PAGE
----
Leaders & Managers

From the nitty gritty of daily management to addressing your aspirations of leadership, this section for leaders & managers tells you how to make strong leadership decisions, build effective teams, delegate and stay above the everyday management muddle.

Get tips, strategies, tool and advice on: performance reviews, preventing workplace violence, best-practices leadership, team building, leadership skills, people management and management training.

As a leader, you face decisions, and then you face defining moments when you have to dig down to your core values and choose a certain path.


Good news: Employees in nonunion workplaces no longer can insist on co-workers joining them during investigatory meetings. You can legally deny such employee representation requests thanks to a new National Labor ...
It's not unusual for workers to resist new responsibilities. Sometimes, what drives this resistance is not fatigue or laziness or resentment, but fear — of change and of failure.
If workers want to bring retaliation lawsuits against their employers, they must prove they suffered an "adverse employment action," such as being fired, threatened or denied a promotion. But a court ...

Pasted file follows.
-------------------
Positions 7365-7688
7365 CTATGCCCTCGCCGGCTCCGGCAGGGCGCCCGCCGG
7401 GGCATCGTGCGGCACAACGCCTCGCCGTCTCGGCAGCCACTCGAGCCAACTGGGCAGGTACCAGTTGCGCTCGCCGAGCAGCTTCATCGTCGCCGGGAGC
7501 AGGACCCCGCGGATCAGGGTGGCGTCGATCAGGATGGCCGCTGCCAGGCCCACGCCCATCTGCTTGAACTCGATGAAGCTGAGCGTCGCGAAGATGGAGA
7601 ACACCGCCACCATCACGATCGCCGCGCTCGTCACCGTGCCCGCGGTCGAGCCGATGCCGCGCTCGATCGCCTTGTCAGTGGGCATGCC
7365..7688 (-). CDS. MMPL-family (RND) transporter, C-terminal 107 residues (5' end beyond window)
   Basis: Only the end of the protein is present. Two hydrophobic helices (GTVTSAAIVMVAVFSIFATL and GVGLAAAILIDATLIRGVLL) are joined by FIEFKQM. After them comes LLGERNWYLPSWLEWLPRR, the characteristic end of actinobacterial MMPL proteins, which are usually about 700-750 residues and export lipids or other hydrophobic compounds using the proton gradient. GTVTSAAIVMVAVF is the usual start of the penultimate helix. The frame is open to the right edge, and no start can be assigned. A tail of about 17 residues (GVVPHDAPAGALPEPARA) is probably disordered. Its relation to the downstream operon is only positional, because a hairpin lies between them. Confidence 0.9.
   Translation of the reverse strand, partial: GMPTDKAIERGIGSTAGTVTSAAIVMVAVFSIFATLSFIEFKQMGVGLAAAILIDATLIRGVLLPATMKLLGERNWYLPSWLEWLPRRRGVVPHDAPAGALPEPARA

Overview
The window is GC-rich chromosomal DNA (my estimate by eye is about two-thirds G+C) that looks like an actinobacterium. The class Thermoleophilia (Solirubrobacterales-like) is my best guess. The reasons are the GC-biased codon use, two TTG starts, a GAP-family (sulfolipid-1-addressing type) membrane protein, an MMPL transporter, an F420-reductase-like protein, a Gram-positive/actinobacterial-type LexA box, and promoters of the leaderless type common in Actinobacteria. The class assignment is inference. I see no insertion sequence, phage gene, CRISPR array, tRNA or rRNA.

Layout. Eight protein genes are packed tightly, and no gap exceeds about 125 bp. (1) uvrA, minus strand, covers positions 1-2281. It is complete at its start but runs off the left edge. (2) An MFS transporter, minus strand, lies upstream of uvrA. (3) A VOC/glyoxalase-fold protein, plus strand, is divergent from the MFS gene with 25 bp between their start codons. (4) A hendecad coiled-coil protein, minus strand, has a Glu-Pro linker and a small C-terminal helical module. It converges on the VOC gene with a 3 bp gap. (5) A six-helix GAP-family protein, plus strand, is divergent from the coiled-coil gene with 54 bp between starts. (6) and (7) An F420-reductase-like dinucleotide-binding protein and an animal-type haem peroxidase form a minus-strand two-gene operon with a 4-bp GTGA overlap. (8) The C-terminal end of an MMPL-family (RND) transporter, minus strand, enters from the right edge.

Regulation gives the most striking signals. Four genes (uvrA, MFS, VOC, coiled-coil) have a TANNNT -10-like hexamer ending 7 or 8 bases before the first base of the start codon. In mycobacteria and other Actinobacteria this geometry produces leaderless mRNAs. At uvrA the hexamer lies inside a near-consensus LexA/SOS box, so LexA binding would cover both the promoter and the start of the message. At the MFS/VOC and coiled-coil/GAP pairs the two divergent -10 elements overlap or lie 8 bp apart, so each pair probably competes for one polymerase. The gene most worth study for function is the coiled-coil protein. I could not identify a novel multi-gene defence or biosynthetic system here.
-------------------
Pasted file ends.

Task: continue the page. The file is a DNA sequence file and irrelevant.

Healthy teams are more productive, and managers can support employee health by creating healthy workplaces. How does yours measure up?
Issue: Several types of valuable HR certifications exist, and new ones emerge all the time, especially in compensation and benefits. Benefit: HR credentials ...
How do you deal with employees who seem to have negative attitudes about every decision you and your teams make? Here's some expert advice:
In his essay “Nature,” American poet and philosopher Ralph Waldo Emerson reminds us that we’re surrounded by awe-inspiring beauty every day, yet we rarely take time to recognize and appreciate it.
You probably believe that the best form of negotiating is the win/win style in which everyone gains something. But win/win is probably the worst way for you to negotiate, says negotiating coach Jim Camp. Here’s why:
When President Bush invited the 9/11 Commission into the Oval Office to interview him and Vice President Dick Cheney, he delivered a memorable lesson in the power of controlling the setting of important meetings.